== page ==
I love a good area control game. I'm crazy about Islebound, Scythe, SpiritIsland, Blood Rage, Forbidden Stars, Vindication, Fate of the Elder Gods, and Twlight Imperium IV (my FAVORITE game outside of Brass Birmingham).  So I had high hopes for Kemet. It’s an older game (released in 2012), designed by Jacques Bariot and Guillaume Montiage and it’s been on my wishlist since I started playing board games at a neighborhood gaming store about a year after its release. My best friend and I would be at the store playing whatever new game we’d bought that month, and I’d admire the Kemet cover art from where I sat. It just looks absolutely thrilling. Because we were heavily into the cult of the new at that time, we never prioritized adding an older game like Kemet to our collection. This was finally rectified when Matagot sent me a review copy.  I was so excited to open the box, especially when I discovered the artwork on the inside was just as well illustrated as the box cover I’d admire…

Board Game Review: Sojourn

Earlier this year, the team from Wyvern Gaming provided me with a review copy of Sojourn. This solo game was designed by Philip Loyer and released in 2019.In Sojourn, a player takes on the role of a time traveler trying desperately to return home. To travel to a specific named time period (such as the one in which the traveler’s home exists), the traveler must use a Timesphere, which has unfortunately shattered into fragments that have been scattered across different time periods. Luckily, the traveler still has a handful of temporal charges at the ready that allow them to jump into random time eras in search of the fragments that can be reassembled into a working Timesphere. Before running out of the charges, or dying from injuries sustained in the various destination time periods, the traveler must find all of the fragments and make the leap home.   The premise here is very good, even if it does evoke classic time travel tropes (Quantum Leap anyone?). The problem is in the execution…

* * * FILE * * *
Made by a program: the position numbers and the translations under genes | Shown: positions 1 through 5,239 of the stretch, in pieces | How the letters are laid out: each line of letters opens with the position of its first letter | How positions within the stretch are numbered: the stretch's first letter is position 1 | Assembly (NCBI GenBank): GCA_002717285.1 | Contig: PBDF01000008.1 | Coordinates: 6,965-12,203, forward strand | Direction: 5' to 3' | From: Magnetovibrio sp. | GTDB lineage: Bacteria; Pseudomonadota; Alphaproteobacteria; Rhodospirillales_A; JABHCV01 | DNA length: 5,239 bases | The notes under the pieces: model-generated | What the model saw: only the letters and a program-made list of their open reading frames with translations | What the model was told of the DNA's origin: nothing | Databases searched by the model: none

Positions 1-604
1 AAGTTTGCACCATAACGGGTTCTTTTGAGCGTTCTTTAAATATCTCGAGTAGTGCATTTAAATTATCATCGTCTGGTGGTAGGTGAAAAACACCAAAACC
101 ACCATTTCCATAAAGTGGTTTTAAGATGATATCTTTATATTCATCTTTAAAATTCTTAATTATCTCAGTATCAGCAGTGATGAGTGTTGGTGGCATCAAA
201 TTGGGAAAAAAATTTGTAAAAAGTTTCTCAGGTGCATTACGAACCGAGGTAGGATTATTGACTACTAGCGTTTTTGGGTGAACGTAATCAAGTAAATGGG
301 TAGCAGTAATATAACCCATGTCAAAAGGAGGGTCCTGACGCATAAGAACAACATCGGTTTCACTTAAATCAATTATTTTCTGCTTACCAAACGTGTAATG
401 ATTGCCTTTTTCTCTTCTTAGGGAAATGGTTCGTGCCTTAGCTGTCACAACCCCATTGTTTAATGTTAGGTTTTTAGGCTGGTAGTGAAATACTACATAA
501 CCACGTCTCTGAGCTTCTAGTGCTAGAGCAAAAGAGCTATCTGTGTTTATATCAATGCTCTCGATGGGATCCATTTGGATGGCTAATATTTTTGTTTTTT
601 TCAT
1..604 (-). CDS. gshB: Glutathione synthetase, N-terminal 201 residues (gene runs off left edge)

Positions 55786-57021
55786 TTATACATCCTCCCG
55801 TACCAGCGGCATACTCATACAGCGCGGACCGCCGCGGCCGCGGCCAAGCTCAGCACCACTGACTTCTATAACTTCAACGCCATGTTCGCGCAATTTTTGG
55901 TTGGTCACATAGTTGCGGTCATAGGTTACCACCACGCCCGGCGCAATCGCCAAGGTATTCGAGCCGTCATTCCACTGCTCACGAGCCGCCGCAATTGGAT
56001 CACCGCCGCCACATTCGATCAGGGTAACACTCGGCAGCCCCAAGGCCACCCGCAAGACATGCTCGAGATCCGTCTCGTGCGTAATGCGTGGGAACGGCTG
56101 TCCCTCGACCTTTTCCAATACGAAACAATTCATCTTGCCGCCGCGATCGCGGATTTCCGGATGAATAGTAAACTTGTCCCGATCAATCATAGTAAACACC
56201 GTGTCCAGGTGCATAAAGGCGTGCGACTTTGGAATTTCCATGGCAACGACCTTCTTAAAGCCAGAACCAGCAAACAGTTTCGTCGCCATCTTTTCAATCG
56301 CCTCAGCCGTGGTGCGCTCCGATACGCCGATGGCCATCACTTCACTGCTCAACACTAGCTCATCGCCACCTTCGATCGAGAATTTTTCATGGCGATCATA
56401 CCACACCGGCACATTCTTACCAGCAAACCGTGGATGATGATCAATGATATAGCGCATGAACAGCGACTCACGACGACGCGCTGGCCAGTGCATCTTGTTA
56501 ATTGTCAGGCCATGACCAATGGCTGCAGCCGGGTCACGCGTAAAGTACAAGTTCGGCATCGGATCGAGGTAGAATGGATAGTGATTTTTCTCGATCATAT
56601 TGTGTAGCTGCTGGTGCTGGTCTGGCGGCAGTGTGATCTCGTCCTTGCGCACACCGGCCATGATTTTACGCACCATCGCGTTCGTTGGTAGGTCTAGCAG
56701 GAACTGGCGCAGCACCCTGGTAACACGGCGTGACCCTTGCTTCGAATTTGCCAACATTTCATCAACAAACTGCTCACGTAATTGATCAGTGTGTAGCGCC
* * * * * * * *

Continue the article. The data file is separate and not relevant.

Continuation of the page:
Board Game Review: Raccoon Tycoon